Feb 8, 2017 | By Benedict

British artist Anya Gallacio is using a clay 3D printer for her latest work, Beautiful Minds. The installation at Thomas Dane Gallery in London uses the giant 3D printer to deposit wet clay in hexagonal patterns that will eventually resemble a scale model of Devil’s Tower, a mountain in Wyoming.

Anya Gallacio, born in the Scottish town of Paisley, is perhaps best known for her artworks that utilize organic materials—fruit, trees, flowers, ice, and sugar, are just a few substances that have featured prominently in her installations. It is therefore unsurprising that the 2003 Turner Prize nominee’s latest work finds her working with clay, an abundant fine-grained earth that can be used as a building material. What is perhaps more surprising, however, is the tool chosen by Gallacio to manipulate the clay.

For Beautiful Minds, the new installation currently on display at Thomas Dane Gallery in London, Gallacio has set up a giant clay 3D printer to deposit wet clay in semi-precise hexagonal patterns. The huge 3D printer, unlike typical additive manufacturing machines, consists of a computer-controlled hose suspended from a ceiling-spanning metal gantry. It will be used to print a scale model of Devil’s Tower, a mountain in Wyoming that will be recognizable to many: the unusually shaped summit, a sacred Native American site, played an important role in Steven Spielberg’s Close Encounters of the Third Kind.

Anya Gallacio's Beautiful Minds (2015) consists of a giant 3D printer building a clay mountain

The 3D printer at the center of Beautiful Minds was built by the Gallacio in collaboration with a group of her recent graduates from UC San Diego, where the artist works as a professor. The 3D printer, whose clay deposition process mimics the fluid layering of technology, asks questions of the observer: who is reponsible for the 3D printed mountain? Gallacio? The computer? The relatively unpredictable 3D printer? The clay itself?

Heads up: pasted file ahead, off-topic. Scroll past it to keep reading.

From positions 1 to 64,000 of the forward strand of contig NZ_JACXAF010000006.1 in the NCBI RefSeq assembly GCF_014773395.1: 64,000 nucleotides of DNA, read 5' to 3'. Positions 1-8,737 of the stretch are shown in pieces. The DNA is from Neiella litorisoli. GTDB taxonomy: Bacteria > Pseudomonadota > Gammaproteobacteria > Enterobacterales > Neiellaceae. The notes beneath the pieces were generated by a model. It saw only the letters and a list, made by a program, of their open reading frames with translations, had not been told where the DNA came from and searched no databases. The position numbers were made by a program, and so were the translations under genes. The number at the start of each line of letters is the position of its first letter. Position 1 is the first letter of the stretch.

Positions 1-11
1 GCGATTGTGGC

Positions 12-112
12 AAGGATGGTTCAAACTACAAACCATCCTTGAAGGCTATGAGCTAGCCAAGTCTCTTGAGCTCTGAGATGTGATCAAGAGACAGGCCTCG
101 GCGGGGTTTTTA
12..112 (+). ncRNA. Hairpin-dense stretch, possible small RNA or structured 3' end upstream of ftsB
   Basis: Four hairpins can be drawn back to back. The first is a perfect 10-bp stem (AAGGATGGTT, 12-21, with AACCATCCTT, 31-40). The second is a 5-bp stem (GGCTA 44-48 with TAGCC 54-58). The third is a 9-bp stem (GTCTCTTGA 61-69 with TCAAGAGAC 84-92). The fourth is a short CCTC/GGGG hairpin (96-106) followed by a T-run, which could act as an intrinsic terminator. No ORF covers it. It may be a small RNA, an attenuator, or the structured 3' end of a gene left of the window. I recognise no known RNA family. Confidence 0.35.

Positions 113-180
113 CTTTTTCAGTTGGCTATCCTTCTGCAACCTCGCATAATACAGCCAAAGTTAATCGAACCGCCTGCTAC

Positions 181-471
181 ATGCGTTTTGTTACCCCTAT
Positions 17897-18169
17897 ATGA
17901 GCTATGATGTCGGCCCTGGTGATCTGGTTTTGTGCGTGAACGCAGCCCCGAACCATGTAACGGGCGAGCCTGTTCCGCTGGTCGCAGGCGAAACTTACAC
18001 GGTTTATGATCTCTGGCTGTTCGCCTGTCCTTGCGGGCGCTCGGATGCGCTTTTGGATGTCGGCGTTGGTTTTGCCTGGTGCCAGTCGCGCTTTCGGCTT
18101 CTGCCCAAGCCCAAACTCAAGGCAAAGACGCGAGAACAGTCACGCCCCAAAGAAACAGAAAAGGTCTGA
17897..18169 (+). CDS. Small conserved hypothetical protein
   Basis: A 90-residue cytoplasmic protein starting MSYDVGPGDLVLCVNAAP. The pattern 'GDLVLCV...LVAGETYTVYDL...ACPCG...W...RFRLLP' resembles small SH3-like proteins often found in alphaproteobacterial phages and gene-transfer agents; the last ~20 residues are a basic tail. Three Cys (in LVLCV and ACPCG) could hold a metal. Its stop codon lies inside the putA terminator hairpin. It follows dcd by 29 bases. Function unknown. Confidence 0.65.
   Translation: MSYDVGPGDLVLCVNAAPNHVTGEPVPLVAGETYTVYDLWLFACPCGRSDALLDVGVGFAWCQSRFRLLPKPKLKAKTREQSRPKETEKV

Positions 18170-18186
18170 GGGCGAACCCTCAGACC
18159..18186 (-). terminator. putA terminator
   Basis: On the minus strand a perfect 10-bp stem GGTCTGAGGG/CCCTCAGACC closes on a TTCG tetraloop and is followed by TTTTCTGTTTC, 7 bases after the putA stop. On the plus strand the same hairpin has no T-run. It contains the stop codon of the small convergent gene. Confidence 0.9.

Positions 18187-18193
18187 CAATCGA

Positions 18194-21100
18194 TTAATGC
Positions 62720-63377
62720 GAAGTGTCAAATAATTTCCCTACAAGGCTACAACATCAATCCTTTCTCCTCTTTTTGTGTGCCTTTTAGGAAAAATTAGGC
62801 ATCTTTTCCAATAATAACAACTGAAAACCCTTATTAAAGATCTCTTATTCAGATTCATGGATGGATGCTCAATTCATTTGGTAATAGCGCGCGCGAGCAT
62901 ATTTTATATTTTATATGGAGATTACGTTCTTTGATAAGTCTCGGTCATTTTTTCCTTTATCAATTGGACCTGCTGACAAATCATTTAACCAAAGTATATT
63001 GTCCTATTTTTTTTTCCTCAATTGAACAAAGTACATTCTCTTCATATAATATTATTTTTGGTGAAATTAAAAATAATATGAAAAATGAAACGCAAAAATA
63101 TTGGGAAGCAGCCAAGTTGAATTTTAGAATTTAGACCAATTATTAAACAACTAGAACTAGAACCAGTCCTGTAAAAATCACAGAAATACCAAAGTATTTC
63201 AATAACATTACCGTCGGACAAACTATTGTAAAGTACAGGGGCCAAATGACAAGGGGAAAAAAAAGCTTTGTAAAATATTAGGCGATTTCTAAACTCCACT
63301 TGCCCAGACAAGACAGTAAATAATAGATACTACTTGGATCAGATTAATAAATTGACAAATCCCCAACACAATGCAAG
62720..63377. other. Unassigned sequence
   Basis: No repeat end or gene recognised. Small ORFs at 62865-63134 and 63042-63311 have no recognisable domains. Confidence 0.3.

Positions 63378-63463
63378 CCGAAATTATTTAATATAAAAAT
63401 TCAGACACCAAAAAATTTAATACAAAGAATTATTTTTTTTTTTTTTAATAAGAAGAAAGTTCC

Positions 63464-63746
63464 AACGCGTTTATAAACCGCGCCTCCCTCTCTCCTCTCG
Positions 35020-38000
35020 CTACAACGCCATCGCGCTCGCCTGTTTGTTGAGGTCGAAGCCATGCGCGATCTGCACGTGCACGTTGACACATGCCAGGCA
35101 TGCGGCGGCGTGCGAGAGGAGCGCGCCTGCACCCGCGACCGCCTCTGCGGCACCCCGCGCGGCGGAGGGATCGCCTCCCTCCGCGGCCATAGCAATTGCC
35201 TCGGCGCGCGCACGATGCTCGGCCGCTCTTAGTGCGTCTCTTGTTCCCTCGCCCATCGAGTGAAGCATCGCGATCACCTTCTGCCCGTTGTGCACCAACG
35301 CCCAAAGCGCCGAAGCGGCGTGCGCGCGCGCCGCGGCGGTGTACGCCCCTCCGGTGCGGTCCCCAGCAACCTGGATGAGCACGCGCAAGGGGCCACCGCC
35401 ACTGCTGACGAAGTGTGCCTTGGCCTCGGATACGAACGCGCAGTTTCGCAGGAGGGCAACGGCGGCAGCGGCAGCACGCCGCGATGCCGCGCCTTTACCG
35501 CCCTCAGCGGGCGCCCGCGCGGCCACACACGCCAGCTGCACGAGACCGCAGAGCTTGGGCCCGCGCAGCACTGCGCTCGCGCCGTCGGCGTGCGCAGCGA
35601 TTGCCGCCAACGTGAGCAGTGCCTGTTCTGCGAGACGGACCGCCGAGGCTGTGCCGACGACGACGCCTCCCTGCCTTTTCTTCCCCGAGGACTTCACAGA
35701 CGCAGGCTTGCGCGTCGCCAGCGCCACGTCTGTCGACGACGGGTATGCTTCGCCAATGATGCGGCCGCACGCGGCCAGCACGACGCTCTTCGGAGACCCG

Gallacio’s recent move towards technologically informed art has been attributed to her relocation to California, where technology—3D printing included—is at the forefront of local culture. The artist recently used a laser cutter for another work, a stainless steel tree, which was commissioned by commissioned by the Whitworth Gallery in Manchester, UK. Later this year Gallaccio will install a CNC-machined tree stump sculpture at the Contemporary Austin in Texas, designed using a 3D scan of a real tree in California.

Devil’s Tower, the mountain depicted in Beautiful Minds, features prominently in Close Encounters of the Third Kind (1977)

Beautiful Minds is on display at Thomas Dane Gallery until March 25, 2017.



Posted in 3D Printing Application



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